If you’re like most HR departments, you use paper for employee files. It’s not your imagination that your day is consumed by paperwork—and not just for document-intensive tasks like employee onboarding. One study showed that 71% of HR staff’s time is spent on service delivery, record keeping, compliance and internal management.

Employee files are chock full of required documents, and HR workers spend hours searching for them. A Software Advice survey found that workers in traditional offices spend an average of six hours a week physically searching for paper documents and another eight hours assembling them into reports.

The average knowledge worker spends 36 percent of the workday looking for and consolidating information, an IDC study found. And after searching, they only find the documents they need 56 percent of the time.

Given the enormous number of documents you’re responsible for creating and maintaining, it’s not surprising that some get lost. Did you ever stop to think about what that costs you?

According to a PricewaterhouseCoopers study, 7.5 percent of all documents get lost, and another 3 percent are misfiled. It costs $120 of your time just to find a single lost document and $220 to reproduce it from scratch. You have to waste even more time if you have to track down a signature for the document.

Saving Time and Money

In the Software Advice survey, 91 percent of respondents said that using a software-based document management system made finding files easier, and 84 percent said it simplified the process of creating reports.

Because there are so many different types of forms and documents HR has to deal with, organizing them is tricky, and it’s easy to make a mistake. A software solution provides context by letting you add tags. It’s easier to find what you’re looking for when you don’t have to remember the file type or location. And while a physical document may get misfiled, an online solution will find it every time.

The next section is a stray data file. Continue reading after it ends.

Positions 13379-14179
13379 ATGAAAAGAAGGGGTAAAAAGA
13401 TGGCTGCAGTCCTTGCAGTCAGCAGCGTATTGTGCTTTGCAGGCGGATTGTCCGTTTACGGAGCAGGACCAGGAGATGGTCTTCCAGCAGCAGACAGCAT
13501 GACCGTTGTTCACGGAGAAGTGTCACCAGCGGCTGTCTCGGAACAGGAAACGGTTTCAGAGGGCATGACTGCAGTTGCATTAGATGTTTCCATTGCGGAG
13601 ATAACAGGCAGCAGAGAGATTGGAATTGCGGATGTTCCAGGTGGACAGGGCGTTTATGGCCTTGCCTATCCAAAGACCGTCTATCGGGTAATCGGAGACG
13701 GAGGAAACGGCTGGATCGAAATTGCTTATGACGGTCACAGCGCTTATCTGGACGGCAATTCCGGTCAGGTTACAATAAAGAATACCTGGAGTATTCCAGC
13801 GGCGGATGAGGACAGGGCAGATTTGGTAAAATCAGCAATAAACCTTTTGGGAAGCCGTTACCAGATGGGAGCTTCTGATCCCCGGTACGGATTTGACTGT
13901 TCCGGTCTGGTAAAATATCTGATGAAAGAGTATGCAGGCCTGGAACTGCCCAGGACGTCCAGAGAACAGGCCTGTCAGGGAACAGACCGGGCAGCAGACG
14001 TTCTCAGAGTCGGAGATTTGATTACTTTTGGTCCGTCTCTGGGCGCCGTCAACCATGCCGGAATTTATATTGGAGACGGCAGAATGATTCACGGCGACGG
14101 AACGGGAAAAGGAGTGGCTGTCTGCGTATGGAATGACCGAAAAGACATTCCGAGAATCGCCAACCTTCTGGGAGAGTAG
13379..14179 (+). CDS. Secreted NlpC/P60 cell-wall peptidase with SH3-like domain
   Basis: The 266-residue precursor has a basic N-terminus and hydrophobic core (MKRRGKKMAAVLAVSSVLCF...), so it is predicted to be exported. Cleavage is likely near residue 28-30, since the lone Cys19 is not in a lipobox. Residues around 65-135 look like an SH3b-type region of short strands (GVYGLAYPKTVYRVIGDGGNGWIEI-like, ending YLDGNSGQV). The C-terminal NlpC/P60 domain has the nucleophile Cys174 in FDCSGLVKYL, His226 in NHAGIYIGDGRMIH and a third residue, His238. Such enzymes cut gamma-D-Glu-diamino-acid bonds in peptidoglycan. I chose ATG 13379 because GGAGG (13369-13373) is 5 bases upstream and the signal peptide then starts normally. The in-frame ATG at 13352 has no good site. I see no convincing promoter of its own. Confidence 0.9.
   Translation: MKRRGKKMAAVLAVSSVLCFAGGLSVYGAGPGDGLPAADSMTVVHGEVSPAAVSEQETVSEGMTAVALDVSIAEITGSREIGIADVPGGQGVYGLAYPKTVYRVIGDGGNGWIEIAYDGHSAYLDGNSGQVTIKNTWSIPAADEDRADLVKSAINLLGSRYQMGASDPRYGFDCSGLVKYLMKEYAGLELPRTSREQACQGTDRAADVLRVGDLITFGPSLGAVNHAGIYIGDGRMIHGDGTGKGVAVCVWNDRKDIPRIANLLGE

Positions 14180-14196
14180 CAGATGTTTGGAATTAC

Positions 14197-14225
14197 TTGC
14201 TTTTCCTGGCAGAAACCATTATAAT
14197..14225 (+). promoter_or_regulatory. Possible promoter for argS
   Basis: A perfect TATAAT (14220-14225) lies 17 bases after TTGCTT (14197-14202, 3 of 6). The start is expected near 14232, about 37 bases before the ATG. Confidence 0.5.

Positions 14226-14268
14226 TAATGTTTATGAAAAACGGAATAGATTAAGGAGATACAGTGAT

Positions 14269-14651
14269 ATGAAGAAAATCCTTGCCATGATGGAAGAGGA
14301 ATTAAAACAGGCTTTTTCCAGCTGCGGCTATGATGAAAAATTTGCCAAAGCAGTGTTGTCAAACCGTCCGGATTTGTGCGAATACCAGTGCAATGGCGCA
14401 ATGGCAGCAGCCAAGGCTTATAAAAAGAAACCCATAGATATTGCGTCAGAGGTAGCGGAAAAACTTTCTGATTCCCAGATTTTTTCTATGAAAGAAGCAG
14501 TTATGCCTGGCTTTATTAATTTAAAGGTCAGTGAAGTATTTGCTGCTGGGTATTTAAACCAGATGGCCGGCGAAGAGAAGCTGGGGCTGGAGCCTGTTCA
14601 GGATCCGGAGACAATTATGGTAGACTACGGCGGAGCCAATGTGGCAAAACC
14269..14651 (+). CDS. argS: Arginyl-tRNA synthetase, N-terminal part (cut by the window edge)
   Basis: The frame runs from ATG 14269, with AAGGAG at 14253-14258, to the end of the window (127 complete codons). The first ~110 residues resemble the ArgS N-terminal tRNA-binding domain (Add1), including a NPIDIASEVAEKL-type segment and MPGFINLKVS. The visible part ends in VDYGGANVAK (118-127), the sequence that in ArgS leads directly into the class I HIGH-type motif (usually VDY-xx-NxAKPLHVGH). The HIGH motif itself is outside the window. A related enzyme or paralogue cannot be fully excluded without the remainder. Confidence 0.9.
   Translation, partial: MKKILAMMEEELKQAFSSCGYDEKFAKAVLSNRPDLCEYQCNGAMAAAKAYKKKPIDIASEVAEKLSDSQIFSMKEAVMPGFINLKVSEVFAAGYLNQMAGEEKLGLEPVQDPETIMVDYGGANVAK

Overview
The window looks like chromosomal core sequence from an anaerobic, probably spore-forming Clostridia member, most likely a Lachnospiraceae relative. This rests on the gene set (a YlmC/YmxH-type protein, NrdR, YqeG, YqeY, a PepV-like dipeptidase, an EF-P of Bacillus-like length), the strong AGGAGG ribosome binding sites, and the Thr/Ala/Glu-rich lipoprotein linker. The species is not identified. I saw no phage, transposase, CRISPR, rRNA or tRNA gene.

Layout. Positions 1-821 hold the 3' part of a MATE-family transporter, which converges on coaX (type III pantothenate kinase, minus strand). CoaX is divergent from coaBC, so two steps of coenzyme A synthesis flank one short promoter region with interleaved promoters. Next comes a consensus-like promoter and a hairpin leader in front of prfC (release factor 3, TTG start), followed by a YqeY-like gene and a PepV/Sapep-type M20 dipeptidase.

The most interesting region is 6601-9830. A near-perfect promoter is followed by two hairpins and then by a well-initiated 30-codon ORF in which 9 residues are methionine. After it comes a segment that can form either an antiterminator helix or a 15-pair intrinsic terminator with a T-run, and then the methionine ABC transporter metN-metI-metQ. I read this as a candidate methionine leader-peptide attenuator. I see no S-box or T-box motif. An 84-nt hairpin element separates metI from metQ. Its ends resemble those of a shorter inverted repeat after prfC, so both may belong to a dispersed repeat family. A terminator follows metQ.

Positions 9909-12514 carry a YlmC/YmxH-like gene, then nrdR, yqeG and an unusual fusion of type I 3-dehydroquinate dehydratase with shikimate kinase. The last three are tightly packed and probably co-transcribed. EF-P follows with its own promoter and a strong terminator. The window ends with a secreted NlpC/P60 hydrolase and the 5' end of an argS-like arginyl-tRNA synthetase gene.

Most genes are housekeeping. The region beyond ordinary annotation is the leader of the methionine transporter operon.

According to a report by the Association for Information and Image Management (AIIM), documents without tagging or indexing appear meaningless to anyone who isn’t working on them directly. “The result is that documents end up being handled in as many ways as there are users. In a medium to large organization this quickly translates into chaos,” the study found.

With a document management platform, you can find missing documents in seconds instead of hours. And instead of sending forms to employees for signatures, you can have them signed electronically. According to Gartner’s 2014 Hype Cycle for Human Capital Management Software report, digitizing HR documents can result in productivity savings of 15% or more.

An automated system also saves you time by keeping track of the various retention timeframes HR documents require, automatically alerting you when the retention period is over. Alternatively, you can place a hold on deletions for any files related to a court case, rather than sorting through everything by hand and hoping you find them all.

Primed for the Future

A Deloitte study said that HR is undergoing profound and rapid change as it is asked to take on a larger role in making organizations digital. Fifty-six percent of companies surveyed said they are redesigning their HR programs to incorporate digital and mobile tools.

These tools will become even more important as technology evolves. By adopting an automated document management solution that can serve as your central HR document repository, your “single source of truth,” you set yourself up for a future that will include advanced technologies like machine learning and robotic process automation to make HR even more efficient.

In the meantime, as you plan your next budget cycle, you can make some calculations to show just how much money your organization would save by automating your document management right now. To learn how, check out our eBook, ROI for HR Document Management.

Nicole Hart is a seasoned global HR leader with over twenty years of experience. She focuses on organizational design, change management and workforce planning at Access which has 1800 employees in over 50 locations.